Activists protest Jeff Bezos at his Manhattan apartment on Amazon’s Prime Day

Protesters demonstrated at the Manhattan home of Amazon founder Jeff Bezos on Prime Day, condemning the tech mogul for his company’s alleged connections to Immigration and Customs Enforcement (ICE). (Photo by Maria Rocha-Buschel)

By Maria Rocha-Buschel

Immigration activists attempted to deliver more than 270,000 petitions to Amazon founder Jeff Bezos during a protest at his new home across from Madison Square Park during a protest on Monday afternoon during Amazon’s Prime Day. Activists were calling on Bezos to cut ties with Immigration and Customs Enforcement (ICE) and end abusive working conditions at Amazon warehouses.

The company started Prime Day last year offering deals for members of the Amazon Prime and the protest was organized specifically on Prime Day as part of a national day of action against the company. Representatives and activists from New York Communities for Change, Make the Road New York, ALIGN NY, NYC-DSA, Mijente, DRUM, JFREJ, MPower Change, Workers United SEIU, Tech Workers Coalition and Chhaya CDC, as well as immigrant families and former Amazon workers, participated in the protest, which started on the northern end of Madison Square Park and marched to the West 26th Street entrance of Bezos’ apartment at 212 Fifth Avenue.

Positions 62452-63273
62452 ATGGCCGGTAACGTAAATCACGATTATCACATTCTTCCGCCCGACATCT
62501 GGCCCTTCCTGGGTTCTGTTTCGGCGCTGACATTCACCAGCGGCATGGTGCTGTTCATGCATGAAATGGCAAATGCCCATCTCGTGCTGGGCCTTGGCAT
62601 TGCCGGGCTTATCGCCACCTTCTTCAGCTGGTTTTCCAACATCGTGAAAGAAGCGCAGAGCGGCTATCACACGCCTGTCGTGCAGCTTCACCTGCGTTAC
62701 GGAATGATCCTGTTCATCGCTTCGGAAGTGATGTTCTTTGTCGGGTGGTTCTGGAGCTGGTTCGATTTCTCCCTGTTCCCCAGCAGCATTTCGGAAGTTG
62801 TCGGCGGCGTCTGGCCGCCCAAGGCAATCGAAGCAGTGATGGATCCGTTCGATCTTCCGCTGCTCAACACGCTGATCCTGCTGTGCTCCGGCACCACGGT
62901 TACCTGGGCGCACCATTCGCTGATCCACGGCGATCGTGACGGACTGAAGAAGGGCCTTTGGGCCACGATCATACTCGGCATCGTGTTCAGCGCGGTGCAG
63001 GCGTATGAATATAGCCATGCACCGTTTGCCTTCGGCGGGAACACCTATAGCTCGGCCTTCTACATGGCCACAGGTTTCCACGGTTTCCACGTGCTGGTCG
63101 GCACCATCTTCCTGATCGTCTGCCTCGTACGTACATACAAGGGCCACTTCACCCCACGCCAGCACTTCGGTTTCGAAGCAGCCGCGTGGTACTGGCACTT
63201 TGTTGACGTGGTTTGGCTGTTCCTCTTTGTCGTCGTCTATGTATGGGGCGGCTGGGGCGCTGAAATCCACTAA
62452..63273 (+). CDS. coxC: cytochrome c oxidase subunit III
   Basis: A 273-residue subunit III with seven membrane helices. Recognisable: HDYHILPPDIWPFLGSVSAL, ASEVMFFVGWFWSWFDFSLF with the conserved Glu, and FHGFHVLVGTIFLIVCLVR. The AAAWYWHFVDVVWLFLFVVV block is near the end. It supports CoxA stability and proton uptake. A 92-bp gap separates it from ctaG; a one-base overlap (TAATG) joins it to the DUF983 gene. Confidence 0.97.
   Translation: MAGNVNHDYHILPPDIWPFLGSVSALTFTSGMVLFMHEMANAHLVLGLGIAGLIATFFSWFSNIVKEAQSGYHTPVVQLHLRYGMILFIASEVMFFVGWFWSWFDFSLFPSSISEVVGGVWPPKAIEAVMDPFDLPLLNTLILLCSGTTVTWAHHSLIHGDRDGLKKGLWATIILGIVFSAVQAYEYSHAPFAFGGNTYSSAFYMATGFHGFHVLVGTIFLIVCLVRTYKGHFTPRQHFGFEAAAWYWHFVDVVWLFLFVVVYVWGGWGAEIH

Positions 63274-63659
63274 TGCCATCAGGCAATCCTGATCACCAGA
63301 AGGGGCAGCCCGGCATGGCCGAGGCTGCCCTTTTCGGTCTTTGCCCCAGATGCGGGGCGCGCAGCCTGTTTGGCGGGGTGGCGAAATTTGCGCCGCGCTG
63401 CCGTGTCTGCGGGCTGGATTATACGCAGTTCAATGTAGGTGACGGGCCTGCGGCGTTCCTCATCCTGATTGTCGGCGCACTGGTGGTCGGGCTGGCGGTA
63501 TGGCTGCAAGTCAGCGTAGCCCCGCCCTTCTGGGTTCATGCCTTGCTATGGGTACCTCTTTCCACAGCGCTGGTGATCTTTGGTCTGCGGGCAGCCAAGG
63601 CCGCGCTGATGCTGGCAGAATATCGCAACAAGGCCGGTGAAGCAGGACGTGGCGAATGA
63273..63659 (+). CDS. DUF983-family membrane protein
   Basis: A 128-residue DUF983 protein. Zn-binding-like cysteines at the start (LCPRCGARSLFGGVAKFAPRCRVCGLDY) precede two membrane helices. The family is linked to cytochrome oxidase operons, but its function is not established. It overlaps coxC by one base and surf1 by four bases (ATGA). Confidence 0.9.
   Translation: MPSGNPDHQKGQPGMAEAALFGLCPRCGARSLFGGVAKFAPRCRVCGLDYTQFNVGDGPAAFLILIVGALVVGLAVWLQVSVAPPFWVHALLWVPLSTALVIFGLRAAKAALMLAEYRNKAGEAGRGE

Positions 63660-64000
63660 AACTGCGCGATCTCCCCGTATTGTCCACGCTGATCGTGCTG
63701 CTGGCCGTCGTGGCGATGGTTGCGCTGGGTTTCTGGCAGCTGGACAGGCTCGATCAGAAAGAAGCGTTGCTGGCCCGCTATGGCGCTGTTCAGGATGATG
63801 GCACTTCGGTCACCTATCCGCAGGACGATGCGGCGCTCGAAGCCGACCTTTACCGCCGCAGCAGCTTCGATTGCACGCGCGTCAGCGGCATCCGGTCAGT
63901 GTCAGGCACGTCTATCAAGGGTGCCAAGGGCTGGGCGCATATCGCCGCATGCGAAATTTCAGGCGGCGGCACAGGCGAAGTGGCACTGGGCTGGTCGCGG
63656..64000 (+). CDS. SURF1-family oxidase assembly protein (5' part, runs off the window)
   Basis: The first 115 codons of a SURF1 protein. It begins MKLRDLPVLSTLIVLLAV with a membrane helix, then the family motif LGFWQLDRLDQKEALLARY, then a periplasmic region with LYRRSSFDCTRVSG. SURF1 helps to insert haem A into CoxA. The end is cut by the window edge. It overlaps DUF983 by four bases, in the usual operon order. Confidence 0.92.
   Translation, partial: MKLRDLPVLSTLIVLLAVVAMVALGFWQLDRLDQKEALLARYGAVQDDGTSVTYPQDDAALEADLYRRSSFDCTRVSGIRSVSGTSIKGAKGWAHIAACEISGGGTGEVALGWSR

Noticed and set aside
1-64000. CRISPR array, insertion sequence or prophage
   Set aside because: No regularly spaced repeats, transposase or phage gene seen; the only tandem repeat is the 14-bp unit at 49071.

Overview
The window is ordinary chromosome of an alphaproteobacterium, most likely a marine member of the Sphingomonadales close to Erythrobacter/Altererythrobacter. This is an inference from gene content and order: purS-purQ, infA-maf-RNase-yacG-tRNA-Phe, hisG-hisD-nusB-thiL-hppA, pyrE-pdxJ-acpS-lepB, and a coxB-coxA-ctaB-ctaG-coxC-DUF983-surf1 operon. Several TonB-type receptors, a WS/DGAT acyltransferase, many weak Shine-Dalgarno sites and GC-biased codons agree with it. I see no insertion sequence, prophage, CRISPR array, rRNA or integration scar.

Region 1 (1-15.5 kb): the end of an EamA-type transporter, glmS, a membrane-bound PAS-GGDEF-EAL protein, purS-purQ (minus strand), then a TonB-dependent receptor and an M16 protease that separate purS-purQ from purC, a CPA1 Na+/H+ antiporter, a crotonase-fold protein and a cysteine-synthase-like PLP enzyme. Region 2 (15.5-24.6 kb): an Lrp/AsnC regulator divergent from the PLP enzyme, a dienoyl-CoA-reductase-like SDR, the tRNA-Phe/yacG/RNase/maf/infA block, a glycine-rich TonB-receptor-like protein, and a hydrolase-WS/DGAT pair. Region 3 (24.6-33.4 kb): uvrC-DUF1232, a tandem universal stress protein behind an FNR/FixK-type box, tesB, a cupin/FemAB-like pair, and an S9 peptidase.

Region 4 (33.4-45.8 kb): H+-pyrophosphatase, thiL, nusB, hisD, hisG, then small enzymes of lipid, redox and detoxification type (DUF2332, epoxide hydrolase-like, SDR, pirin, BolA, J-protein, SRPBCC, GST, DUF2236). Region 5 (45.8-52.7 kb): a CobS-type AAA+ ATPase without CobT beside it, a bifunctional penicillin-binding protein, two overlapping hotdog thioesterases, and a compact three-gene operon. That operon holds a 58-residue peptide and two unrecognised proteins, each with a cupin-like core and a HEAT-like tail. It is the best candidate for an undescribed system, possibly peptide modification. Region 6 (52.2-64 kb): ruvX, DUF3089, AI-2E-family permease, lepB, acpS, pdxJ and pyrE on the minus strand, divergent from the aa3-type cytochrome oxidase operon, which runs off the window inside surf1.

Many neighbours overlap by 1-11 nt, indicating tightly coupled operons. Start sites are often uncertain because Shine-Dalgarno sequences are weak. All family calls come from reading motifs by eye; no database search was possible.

Curbed reported at the beginning of June that Bezos had purchased three condos, including a penthouse previously listed for $58 million, in the building. The penthouse that Bezos reportedly purchased is a triplex with five bedrooms, five bathrooms and almost 6,000 square feet of outdoor space. The Wall Street Journal reported that the total value of the apartments Bezos bought in the building was around $80 million.

One former Amazon warehouse worker who spoke at the protest, detailing the long hours with no breaks that employees have reportedly been subjected to. While speaking about working with insufficient lunch and bathroom breaks, the former Amazon employee held up a clear water bottle with an unnamed yellow liquid, although an organizer assured protesters that the mystery liquid was not urine.

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